Kill Boksoon – Movie Reviews by Ry!

Kill Boksoon – Mother and Assassin: I Strike with Love

Through the imagination can come a possibility of indifference.  From the basic quips of a romance, action or dramatic tale, a creative idea can take these singular aspects and make something anew.  Within that idea, you get stories that become a bit more exciting and memorable.  In this review, I look at the latest Netflix original.  This is a story that shows conflict of family, work, and the struggle of balance.  Within a familiar concept, Kill Boksoon is a fun action/drama that shows the motherly love of a deadly assassin. 

Gil Boksoon (Jean Do-yeon) is a feared assassin in the South Korean underworld.  Killing specific targets are one thing, but also being a mother is another.  As these two worlds collide, will she be able to protect her daughter, Gil Jae Yeong (Si-ah Kim) from this other life.  In the beginning, the film starts with a lot of familiar tropes that are the foundation of any action/crime type of film.  Taking place in South Korea, the prologue introduces Boksoon through a sequence that highlights her skills as a deadly assassin.  Within that same sequence, it also provides the juxtaposition of her life as a mother.  This prologue provides the generalization of dueling lives (master assassin/single parent), creating a ‘fish out of water/moral dilemma’ themed dynamic.  Within this dynamic, the first half is balanced between dialogue heavy sequences, world-building, and characterization.  Through the slow burn directive, it provides a good segway into the South Korean syndicates, their rules of engagement and the ominous politics between groups.  As the story weaves between action/crime archetypes, there is a centralized focus on personal worth with Boksoon.  You see that she has been working for MK (assassin group) and its leader Cha Min Kyu (Sol Kyung-gu) for many years, but also wants to leave this life behind.  The struggles of dueling lives create angst and conflict in her psyche.  The parallels provide this unique gravitas that build an emotional core as the backdrop to the action.  As crazed and brutal as she can be (as an assassin), it provides a compliment to her struggles parenting a teenager.  The mirror of hardship layers into certain decisions made (on a specific mission), leading to a domino effect to her position in the syndicate and the rest of the assassin world.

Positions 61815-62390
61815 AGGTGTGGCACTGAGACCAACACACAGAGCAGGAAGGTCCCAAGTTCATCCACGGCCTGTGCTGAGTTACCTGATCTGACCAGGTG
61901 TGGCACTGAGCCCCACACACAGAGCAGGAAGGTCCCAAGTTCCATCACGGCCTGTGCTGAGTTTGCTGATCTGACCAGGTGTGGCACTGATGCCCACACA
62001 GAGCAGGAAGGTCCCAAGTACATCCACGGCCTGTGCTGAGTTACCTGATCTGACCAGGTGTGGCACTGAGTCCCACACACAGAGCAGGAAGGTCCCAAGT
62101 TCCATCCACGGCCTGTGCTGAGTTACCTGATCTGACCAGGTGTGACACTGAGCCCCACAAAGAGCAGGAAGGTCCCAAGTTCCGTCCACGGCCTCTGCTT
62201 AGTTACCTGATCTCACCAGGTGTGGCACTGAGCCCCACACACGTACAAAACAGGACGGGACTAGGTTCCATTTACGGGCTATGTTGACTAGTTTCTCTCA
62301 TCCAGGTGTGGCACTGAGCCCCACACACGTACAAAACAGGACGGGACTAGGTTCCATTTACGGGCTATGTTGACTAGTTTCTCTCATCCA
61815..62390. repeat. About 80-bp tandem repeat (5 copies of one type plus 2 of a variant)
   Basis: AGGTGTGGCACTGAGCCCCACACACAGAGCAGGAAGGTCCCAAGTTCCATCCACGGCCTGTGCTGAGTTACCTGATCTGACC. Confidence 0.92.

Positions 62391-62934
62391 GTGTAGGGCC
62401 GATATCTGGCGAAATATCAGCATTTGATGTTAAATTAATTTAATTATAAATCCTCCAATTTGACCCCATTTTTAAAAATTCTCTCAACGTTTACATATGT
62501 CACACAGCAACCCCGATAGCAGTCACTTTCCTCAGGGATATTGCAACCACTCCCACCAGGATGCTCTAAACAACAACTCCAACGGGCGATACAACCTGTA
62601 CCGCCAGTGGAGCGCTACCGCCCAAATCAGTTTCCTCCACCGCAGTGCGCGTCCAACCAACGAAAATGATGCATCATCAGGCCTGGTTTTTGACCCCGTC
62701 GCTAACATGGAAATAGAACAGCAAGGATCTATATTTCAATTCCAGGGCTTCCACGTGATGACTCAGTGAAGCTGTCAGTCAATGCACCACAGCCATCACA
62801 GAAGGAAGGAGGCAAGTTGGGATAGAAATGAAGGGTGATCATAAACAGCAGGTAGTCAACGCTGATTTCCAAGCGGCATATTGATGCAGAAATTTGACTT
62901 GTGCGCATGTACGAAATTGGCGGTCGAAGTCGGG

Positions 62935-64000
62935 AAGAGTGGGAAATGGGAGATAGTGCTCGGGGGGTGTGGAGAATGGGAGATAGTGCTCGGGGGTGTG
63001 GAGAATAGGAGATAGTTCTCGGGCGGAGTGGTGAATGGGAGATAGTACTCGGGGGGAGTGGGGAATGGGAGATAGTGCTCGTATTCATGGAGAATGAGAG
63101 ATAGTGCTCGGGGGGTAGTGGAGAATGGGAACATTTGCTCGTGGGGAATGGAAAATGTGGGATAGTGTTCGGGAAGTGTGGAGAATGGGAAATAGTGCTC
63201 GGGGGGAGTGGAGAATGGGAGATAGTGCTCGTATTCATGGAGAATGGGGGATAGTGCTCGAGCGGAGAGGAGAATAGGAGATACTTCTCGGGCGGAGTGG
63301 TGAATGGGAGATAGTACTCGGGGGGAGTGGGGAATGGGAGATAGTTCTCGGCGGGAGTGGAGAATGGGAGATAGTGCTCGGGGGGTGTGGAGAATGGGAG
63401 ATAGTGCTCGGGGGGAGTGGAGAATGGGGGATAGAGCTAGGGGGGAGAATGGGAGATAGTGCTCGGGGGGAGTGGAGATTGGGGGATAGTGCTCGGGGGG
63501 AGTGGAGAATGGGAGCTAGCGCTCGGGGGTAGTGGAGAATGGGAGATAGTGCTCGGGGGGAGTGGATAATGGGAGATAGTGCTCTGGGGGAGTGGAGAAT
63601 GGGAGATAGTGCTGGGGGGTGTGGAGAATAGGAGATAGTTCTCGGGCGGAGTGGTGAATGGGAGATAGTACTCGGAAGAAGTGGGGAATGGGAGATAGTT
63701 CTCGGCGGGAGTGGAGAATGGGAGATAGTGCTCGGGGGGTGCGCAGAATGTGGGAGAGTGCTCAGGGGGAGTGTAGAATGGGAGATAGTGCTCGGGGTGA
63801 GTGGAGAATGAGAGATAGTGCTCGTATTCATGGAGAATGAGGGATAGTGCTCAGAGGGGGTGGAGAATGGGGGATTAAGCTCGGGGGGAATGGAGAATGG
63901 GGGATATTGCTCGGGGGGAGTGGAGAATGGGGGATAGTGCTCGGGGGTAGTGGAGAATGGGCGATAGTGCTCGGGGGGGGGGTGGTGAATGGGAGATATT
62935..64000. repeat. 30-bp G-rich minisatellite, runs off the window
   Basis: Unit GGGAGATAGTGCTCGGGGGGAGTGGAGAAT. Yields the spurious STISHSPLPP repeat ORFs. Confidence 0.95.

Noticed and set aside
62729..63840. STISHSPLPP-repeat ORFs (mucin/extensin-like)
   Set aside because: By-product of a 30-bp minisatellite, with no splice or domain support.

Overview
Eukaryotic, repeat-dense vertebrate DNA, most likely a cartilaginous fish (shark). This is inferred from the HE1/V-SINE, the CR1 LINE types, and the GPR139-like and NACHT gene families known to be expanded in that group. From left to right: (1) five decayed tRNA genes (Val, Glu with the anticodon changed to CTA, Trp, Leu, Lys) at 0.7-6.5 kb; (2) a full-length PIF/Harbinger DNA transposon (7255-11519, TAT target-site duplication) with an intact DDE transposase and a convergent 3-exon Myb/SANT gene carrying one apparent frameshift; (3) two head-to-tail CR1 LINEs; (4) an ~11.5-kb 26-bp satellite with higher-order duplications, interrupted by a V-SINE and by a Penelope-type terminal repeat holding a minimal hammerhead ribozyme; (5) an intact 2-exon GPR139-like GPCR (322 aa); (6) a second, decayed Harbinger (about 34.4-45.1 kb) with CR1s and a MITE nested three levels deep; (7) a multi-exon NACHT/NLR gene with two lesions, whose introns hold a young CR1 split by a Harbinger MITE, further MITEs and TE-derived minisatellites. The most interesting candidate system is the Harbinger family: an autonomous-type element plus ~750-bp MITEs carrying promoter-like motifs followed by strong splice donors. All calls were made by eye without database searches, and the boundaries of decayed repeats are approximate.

As Boksoon tries to find a way out of her contract, it leads to a series of unpredictable interactions that weave between heavy dramatic moments and precision of action sequences.  The contrast of character and adrenaline lifts the storytelling to a different experience, melding genres to create something original in the familiar.  As things come to head, it leads to a third act of character reflection, one-on-one confrontations and a finale that weaves perspective of the mother/daughter relationship.  Kill Boksoon is a action film that becomes strong as a character piece.  If you are a fan of action, crime stories of foreign cinema, this is one for you.  It is available on Netflix, but it would have been worth it to see on the full screen.

Full Score – 4 out of 5 (Full Price)

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